Sometimes you will hear someone (usually a judge or attorney) talk about the “least restrictive” options or alternatives to removal for a child. Here’s what they’re talking about. The least restrictive is when the child can remain in the home with the parent, perhaps with a safety plan or other services. If a Child… Continue reading “Least Restrictive”
TPR – This is the hardest one to talk to kids about, but I prefer that they hear it from me and their therapist rather than their parents or even their DHS worker. The parents may not have the language to describe what’s happening, may get it wrong, or may have too much emotion tied… Continue reading Language, Part Five
Most of us have a general idea about how to talk to kids in age-appropriate ways. In this case, I’m not using that phrase to mean things that are “age-appropriate” in the sense of profanity, or sexual, or anything like that. That’s obviously important, but right now, I just want to talk about age-appropriate in… Continue reading Language, Part Four
CINA kids’ vocabulary is different from ours; not just in the words and phrases themselves, but the meaning of some of those words and phrases. Sometimes they have to be taught that certain words they know (profanity, sexual terms, etc.) are not words they can use in school. They may not know this, and even… Continue reading Language, Part Three
Talking to younger kids about their case is sometimes challenging because their vocabulary doesn’t include words commonly found in the legal system. The concepts are complex and need to be broken down in a way that they can understand. The easiest way to do that is to analogize something they don’t know with something they… Continue reading Language, Part Two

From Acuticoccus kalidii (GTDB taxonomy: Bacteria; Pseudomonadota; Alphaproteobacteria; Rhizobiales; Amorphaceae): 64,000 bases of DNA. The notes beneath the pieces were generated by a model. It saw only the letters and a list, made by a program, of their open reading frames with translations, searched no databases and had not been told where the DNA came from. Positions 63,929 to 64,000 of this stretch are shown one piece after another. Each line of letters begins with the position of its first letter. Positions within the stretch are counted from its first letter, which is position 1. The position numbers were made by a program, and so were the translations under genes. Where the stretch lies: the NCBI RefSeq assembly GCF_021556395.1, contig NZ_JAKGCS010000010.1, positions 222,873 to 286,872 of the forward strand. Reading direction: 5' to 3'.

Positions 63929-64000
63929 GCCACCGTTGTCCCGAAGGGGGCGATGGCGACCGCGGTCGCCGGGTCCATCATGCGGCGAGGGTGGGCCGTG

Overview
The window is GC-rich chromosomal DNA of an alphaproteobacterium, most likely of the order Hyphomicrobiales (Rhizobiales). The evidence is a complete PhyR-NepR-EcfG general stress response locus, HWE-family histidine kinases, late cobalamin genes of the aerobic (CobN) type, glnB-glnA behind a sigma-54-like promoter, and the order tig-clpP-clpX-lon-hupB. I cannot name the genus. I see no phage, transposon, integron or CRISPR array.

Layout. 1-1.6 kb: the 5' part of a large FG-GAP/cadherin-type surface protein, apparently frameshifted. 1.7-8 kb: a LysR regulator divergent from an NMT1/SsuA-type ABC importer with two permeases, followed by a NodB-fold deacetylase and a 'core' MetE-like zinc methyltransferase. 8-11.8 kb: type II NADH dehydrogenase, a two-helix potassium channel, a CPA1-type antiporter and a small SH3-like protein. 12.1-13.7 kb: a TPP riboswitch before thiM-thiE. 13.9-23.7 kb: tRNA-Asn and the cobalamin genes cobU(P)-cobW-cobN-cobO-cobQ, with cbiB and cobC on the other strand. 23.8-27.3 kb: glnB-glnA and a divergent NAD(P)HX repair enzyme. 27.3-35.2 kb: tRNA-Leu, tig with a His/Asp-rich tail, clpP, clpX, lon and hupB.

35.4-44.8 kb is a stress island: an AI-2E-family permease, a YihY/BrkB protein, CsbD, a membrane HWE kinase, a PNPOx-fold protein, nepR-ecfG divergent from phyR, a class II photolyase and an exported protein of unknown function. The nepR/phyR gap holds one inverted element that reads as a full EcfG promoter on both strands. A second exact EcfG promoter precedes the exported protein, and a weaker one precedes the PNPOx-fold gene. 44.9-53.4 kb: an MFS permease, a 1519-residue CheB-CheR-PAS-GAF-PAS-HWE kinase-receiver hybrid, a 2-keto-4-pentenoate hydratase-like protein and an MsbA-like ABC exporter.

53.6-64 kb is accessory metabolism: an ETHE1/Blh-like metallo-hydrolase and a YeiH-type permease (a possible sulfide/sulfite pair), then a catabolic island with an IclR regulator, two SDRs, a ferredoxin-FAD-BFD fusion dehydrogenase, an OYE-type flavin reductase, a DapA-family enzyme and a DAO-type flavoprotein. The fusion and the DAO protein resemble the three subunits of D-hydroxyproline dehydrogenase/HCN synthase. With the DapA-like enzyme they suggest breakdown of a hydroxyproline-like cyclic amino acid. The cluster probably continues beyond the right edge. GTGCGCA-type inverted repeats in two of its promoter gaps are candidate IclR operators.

Part One of a Series on Talking to Kids who are DHS/Court-Involved As a guardian ad litem (“GAL”), I work with kids in a wide range of ages. Some of the things I say are the same regardless of age, while others are specific to younger or older kids. Some are things I learned… Continue reading Telling the Truth
In Polk County, Iowa, attorneys are appointed to juvenile child welfare cases at the time the Child in Need of Assistance (“CINA”) Petition is filed. Depending on the age of the kids, they may have one attorney who serves as both the Guardian ad litem (“GAL”) and attorney for the child, or they may have… Continue reading What’s the Process?
What can you expect in the blog section? Some posts about legal issues in juvenile child welfare (obviously). Some posts about the procedural part of juvenile child welfare in Iowa. And also some posts about the practical issues. What are kids thinking about, but not saying? What matters most? How do you get kids to… Continue reading Welcome!